Reconstruction over ruins : rebuilding Dresden's Frauenkirche

Joel, Tony 2012, Reconstruction over ruins : rebuilding Dresden's Frauenkirche, in The heritage of war, Routledge, Abingdon, England, pp.197-218.

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Title Reconstruction over ruins : rebuilding Dresden's Frauenkirche
Author(s) Joel, Tony
Title of book The heritage of war
Editor(s) Gegner, Martin
Ziino, Bart
Publication date 2012
Series Key issues in cultural heritage
Chapter number 10
Total chapters 12
Start page 197
End page 218
Total pages 22
Publisher Routledge
Place of Publication Abingdon, England
Keyword(s) history
cultural heritage
memory studies
Germany
Dresden
Frauenkirche
war and society
Summary The debate over the reconstruction of Dresden’s Frauenkirche, the city’s landmark Protestant cathedral destroyed by aerial bombing in 1945, exemplifies the conflicts inherent in the treatment of war-related cultural heritage. Although initially preserved only by virtue of some local citizens’ determination to rebuild the church, in time the Frauenkirche ruins emerged in their own right as an arresting antiwar symbol and one of the foremost sites of war memory and commemoration in the divided Germany. This development created a certain conundrum, for if the church ever were to be rebuilt such a project could only materialise by disturbing the ruins, which supporters claimed were deserving of preservation in their unaltered state. With the advent of reunification, the kind of heritage to be preserved at the site—and the way in which it was to be conserved—came under renewed and reintensified scrutiny and debate. By tracing the shifting dynamics during a half-century of debate over how the Frauenkirche site should be conserved, this chapter examines the impact that struggles over war memory and commemoration can have on cultural heritage. It surveys the arguments for and against rebuilding the Frauenkirche before, during, and after reunification, and considers what aspirations conflicting sides had for expressing personal, national, and international memories of war, loss, and the German national past. Finally, it explores how anastylosis rebuilding principles were used to find a compromise by incorporating, somewhat controversially, parts of the existing ruins into the new church after a local citizens’ initiative successfully appealed for worldwide support to reconstruct the Frauenkirche in the wake of Germany’s reunification.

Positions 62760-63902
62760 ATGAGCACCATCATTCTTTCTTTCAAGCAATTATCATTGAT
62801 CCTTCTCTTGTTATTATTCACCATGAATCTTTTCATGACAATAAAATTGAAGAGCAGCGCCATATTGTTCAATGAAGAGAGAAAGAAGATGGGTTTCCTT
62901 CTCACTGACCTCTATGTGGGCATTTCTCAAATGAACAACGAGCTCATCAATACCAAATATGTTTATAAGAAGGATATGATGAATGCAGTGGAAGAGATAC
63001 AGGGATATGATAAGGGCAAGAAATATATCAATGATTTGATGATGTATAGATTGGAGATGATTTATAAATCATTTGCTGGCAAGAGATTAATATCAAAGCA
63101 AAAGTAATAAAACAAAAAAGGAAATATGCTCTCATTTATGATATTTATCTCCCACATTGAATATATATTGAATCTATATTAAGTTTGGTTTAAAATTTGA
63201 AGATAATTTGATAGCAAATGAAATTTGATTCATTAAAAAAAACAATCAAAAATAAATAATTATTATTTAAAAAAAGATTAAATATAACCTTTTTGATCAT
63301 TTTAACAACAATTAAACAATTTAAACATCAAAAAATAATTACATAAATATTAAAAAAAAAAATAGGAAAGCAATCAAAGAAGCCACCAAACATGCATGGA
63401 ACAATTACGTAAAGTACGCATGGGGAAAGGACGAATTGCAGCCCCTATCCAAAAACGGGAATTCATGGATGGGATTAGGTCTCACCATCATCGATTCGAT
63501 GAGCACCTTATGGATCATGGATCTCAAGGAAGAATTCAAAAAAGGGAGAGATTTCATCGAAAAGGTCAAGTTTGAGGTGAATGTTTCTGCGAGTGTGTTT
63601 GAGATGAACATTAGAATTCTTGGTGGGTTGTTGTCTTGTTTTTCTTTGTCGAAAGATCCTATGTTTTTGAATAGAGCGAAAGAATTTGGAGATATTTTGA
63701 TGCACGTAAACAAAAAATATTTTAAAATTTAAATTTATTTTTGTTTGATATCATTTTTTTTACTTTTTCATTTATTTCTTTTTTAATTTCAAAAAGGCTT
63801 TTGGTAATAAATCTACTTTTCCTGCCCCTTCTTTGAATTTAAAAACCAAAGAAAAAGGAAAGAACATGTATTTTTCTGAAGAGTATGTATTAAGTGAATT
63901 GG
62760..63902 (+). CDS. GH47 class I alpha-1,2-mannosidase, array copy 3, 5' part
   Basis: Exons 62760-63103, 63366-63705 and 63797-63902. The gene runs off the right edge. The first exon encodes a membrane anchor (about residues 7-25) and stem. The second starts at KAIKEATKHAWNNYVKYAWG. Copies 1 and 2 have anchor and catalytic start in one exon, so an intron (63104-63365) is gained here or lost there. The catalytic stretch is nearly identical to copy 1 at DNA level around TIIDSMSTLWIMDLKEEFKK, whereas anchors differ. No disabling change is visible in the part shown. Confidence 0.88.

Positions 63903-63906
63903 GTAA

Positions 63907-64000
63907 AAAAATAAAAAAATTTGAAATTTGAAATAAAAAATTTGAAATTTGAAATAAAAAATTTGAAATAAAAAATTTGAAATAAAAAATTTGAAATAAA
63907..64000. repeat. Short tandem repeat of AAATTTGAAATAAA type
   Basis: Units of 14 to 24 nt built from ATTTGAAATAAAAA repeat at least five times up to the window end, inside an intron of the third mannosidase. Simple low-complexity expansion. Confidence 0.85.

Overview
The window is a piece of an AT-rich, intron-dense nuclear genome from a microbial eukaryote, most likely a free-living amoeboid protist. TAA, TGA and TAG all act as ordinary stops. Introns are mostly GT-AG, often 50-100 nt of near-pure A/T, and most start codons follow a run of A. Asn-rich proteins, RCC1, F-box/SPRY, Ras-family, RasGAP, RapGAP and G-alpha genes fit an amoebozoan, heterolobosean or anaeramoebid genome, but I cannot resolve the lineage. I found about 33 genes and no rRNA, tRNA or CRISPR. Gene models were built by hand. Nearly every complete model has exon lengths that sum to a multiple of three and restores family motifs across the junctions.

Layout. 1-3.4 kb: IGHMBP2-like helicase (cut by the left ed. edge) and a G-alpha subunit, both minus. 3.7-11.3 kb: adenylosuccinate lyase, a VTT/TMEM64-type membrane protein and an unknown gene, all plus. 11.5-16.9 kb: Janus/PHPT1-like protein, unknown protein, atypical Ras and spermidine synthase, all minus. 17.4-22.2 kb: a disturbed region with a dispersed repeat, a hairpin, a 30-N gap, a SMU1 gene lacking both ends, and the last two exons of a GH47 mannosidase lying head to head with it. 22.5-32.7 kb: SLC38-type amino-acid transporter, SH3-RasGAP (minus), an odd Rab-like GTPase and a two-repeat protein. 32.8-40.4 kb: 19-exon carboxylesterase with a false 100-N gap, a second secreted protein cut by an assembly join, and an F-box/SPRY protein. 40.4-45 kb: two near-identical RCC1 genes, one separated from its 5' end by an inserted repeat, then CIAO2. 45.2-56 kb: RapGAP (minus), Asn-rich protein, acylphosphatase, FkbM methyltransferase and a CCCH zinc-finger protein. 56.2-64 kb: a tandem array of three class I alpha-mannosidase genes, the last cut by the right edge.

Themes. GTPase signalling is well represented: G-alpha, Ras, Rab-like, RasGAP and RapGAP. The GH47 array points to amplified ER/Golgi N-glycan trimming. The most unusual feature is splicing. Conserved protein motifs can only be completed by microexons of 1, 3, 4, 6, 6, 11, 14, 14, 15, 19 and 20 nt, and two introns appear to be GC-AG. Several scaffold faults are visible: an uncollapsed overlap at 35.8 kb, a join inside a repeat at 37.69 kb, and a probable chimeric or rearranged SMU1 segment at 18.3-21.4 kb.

ISBN 041559328X
9780415593281
Language eng
Field of Research 210202 Heritage and Cultural Conservation
210307 European History (excl British, Classical Greek and Roman)
Socio Economic Objective 950399 Heritage not elsewhere classified
HERDC Research category B1 Book chapter
ERA Research output type B Book chapter
Copyright notice ©2012, Taylor & Francis
Persistent URL http://hdl.handle.net/10536/DRO/DU:30049507

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